Increasingly, there are more technologies available to hematologists, such as next generation sequencing (NGS), that can be applied not only in research but also in a diagnostic setting by physicians. NGS allows researchers and clinicians to detect genetic mutations that could be associated with disease progression (e.g., carrying out genomic profiling of patient samples). While many mutations have been documented, few have undergone rigorous literature and experimental review as part of curation practices to indicate causation, not just correlation to disease.
To help assign clinical significance to these mutations, ASH has created a partnership with a leading curation resource funded by the National Institutes of Health (NIH) Clinical Genome Resource (ClinGen). This resource has developed standardized methods for defining the clinical relevance and actionability of genes and variants; it has also standardized clinical annotation and interpretation of variants by expert panels. ASH is collaborating with ClinGen to support two expert panels for curation of germline mutations for predisposition to myeloid malignancies and platelet disorders. These efforts will be led by Lucy Godley, MD, PhD, of The University of Chicago and Jorge DiPaola, MD, of the University of Colorado.
Once variants are curated and are publicly available, this resource will provide hematologists with confidence as to whether certain mutations indeed play a role in disease, which can alter a diagnosis or a course of treatment.
Hematology Profiling Consortium
In parallel efforts, and supported by surveys of ASH membership, the Task Force on Precision Medicine is interested in addressing unmet needs in genomic profiling of malignant and non-malignant hematologic diseases. These efforts will contribute to increasing the amount of genomic profiling by NGS carried out on patients with hematologic diseases, especially in diseases that are extremely rare and for which such sequence information may not exist.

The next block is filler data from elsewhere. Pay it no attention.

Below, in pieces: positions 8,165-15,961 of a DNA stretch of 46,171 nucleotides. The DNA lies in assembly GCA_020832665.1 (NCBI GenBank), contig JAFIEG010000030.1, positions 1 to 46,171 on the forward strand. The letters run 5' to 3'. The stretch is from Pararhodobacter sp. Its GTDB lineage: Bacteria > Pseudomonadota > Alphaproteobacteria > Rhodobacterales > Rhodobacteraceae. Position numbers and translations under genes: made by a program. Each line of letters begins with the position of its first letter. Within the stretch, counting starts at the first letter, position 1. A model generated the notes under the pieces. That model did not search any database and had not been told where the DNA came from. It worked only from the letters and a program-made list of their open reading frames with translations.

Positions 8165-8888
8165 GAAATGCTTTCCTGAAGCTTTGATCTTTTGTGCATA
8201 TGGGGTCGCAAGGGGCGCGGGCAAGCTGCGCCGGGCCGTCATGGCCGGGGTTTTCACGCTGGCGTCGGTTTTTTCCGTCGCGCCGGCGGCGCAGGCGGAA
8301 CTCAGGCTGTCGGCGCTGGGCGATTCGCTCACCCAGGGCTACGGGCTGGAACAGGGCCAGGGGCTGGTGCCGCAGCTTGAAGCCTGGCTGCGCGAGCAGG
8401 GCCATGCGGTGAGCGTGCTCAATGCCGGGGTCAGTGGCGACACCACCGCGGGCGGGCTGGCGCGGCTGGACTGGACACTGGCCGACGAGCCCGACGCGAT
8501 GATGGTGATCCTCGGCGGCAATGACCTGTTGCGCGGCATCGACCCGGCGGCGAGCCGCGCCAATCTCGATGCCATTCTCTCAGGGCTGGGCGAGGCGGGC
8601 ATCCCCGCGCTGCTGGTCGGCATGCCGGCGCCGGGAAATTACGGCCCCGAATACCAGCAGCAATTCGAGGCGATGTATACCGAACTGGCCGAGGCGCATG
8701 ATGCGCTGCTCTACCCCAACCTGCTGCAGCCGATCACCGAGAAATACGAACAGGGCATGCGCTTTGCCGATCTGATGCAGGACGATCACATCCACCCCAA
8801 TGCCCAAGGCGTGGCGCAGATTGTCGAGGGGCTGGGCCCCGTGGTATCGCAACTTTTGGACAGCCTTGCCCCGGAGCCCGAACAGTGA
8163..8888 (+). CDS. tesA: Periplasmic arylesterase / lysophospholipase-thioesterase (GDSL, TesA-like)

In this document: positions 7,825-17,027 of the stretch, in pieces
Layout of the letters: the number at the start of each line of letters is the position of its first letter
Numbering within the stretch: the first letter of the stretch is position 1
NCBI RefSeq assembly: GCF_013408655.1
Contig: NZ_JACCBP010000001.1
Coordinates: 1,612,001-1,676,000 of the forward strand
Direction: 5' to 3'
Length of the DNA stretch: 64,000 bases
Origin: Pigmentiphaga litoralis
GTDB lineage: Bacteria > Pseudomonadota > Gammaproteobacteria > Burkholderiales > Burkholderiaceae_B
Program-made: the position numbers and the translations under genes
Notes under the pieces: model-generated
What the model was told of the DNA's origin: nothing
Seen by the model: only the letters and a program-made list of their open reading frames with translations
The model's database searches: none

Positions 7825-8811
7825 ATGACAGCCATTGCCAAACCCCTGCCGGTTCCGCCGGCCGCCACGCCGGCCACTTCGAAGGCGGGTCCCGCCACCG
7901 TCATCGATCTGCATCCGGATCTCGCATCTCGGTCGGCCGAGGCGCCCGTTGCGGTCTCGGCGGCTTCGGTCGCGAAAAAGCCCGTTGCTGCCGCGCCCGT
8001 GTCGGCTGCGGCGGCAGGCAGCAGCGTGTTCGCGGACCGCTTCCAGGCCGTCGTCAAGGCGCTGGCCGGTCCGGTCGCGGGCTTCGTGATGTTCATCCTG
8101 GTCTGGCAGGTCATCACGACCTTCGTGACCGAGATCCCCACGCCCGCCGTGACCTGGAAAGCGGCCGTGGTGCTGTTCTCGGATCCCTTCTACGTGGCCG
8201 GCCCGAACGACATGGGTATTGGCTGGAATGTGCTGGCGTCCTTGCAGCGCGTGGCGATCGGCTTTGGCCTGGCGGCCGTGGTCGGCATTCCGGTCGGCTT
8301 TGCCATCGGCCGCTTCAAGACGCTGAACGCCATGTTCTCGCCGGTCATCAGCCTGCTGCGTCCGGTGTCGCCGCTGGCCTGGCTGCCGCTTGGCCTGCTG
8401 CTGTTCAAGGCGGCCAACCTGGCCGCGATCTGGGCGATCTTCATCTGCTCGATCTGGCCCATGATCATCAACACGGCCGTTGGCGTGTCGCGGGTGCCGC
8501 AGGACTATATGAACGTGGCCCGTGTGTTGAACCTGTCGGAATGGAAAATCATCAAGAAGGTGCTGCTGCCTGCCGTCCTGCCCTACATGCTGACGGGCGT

Based on feedback from its members, ASH is aware of many thousands of existing samples that could answer important scientific or clinical questions, if sequenced. ASH is interested in establishing partnerships with the public and private sector to support a hematology profiling consortium. The consortium will support whole genome, whole exome, RNA, and bisulfite sequencing of existing and possibly future prospective samples from patients with hematologic diseases. In addition, this private-public partnership will develop standards for consistent sample processing, data capture, and annotation with clinical information.
ASH is seeking partners who can assist with sequencing, bioinformatics support, and a hematology-focused data dictionary. The relationships will be formalized either through existing contracting mechanisms or through in-kind contributions from consortium partners.
If you are interested in partnering with ASH, please contact ASHPrecisionMedicine@hematology.org.